Allison Pyper is a lawyer called to the bar in Ontario (2014) and Queensland (2011) who has dedicated her entire career to servicing the disadvantaged and filling the justice gap. Since 2016, she has been the principal at Pyper Law in Toronto. Her small litigation firm specializes in criminal, immigration, refugee, and mental-health law. She has a long-standing passion for human rights and her law firm serves primarily marginalized clients.
Ms. Pyper has a long history of doing pro-bono work in marginalized communities. In undergrad, she volunteered at Amnesty International, and worked closely with their legal director. She also travelled overseas to volunteer in Dharamsala, India with Tibetan refugees. After undergrad (a Honours degree at the University of Toronto) she took a year off to travel to Cape Town, South Africa to volunteer in a low income community rebuilding houses devasted by a fire, working in the local library teaching locals to read, and running a local daycare for the parents of the same community.
Ms. Pyper finished her legal studies at Bond University in 2011. Her first work after law school was as a trainee solicitor at a legal aid clinic in Brisbane, Australia. Since returning to Ontario in 2012, she has worked as a Student-at-Law and then as an associate at two small law firms under the mentorship and guidance of two very senior counsel: Peter I. Waldmann and then Michael A. Moon.
During this time, and since starting her own small law firm in 2016, Ms. Pyper has appeared at all levels of court in Ontario as well as regularly appearing at every level of tribunal in immigration and refugee law system, at detention reviews, the Consent and Capacity Board, the Ontario Review Board, and the Federal Court of Canada. She has been co-counsel on first- and second-degree homicide trials and has represented clients in all manner of criminal and immigration matters.
Ms. Pyper is an active member of the Criminal Lawyer’s Association, The Refugee Lawyer’s Association, The Toronto Lawyer’s Association, The Hamilton Lawyer’s Association, The Prison Lawyer’s Association, and the Canadian Association of Refugee Lawyers. She is committed to continuously learning and improving her advocacy and has been invited to speak at CPD programs in both Canada and in the US. In 2018, she further developed her advocacy skills by attending a two-week trial advocacy course in Macon, Georgia hosted by the National Association of Criminal Defence Lawyers which is taught by public defenders and has a rigorous application process.
Ms. Pyper has been a member in good standing of the Law Society of Ontario (“LSO”) for 6 years.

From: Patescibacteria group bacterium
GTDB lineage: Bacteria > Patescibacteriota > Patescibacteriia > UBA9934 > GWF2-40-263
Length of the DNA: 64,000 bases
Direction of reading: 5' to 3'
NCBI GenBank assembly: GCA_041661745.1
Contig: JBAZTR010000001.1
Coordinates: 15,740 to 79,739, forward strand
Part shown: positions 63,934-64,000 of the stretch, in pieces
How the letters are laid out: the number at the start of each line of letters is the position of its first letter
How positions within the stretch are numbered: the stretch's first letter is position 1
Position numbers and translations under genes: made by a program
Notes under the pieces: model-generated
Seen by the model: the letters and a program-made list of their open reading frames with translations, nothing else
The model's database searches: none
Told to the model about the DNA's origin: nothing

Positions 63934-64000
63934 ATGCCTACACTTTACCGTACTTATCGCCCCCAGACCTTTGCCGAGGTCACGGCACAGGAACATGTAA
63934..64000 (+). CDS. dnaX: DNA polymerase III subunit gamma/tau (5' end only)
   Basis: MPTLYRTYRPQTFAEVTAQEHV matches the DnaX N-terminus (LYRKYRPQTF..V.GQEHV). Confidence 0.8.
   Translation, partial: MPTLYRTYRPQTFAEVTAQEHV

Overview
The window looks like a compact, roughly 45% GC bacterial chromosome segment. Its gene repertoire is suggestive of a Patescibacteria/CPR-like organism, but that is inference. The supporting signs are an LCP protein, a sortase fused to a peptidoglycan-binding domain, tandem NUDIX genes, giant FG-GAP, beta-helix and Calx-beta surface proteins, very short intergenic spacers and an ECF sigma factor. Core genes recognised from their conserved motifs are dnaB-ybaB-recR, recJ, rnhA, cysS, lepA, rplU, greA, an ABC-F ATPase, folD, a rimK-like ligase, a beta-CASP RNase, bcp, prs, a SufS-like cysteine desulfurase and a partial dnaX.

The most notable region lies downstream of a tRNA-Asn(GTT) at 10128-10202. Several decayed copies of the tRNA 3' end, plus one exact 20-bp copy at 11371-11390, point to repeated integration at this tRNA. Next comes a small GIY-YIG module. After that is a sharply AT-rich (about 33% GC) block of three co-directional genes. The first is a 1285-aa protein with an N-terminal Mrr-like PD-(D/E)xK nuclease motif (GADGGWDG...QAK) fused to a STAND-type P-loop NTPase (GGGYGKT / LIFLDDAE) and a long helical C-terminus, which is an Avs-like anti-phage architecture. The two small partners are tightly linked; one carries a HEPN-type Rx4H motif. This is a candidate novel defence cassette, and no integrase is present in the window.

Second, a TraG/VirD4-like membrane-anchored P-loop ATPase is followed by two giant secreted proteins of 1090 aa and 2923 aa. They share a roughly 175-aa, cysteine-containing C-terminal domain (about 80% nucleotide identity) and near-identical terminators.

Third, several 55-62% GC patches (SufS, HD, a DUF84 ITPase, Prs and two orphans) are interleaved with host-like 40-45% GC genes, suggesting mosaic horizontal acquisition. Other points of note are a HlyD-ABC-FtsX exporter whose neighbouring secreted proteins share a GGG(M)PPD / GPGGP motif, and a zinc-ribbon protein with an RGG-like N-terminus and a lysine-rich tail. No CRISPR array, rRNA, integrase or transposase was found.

Dedicated to Helping Vulnerable and Underserved Clients, Ms. Pyper went into law because she wanted to help people. As noted above, during her undergraduate degree at the University of Toronto, Allison traveled abroad to work with refugees in India and then to work in teaching and construction in a low-income community in South Africa. These experiences engendered in her a passion for refugee rights, which prompted her to work as a research associate with El-Farouk Khaki in 2009, a prominent Toronto refugee lawyer and human rights activist who Ms. Pyper is still proud to count as a mentor and a friend.
When studying law at Bond University, Ms. Pyper earned course credit by working with a pro bono legal clinic which served people who couldn’t afford a private lawyer but were ineligible for legal aid. She developed a passion for serving those who might otherwise fall through the cracks of the justice system. She then articled at Queensland Public Interest Law Clinic, a non-profit community-based legal service that coordinates the provision of legal services for individuals who can’t afford a lawyer.
Since launching her own practice in 2016, Ms. Pyper has narrowed her practice to focus exclusively on criminal, immigration, and mental health law. She also has a keen interest and focus on the overlap between these three areas of practice. As such, her practice predominantly serves marginalized communities. Many of her clients struggle with mental-health disabilities or have limited English language skills. Instead of pursuing more lucrative areas of law, she has focused her practice on helping to fill the justice gap and serving those who may otherwise have difficulty obtaining advice and representation.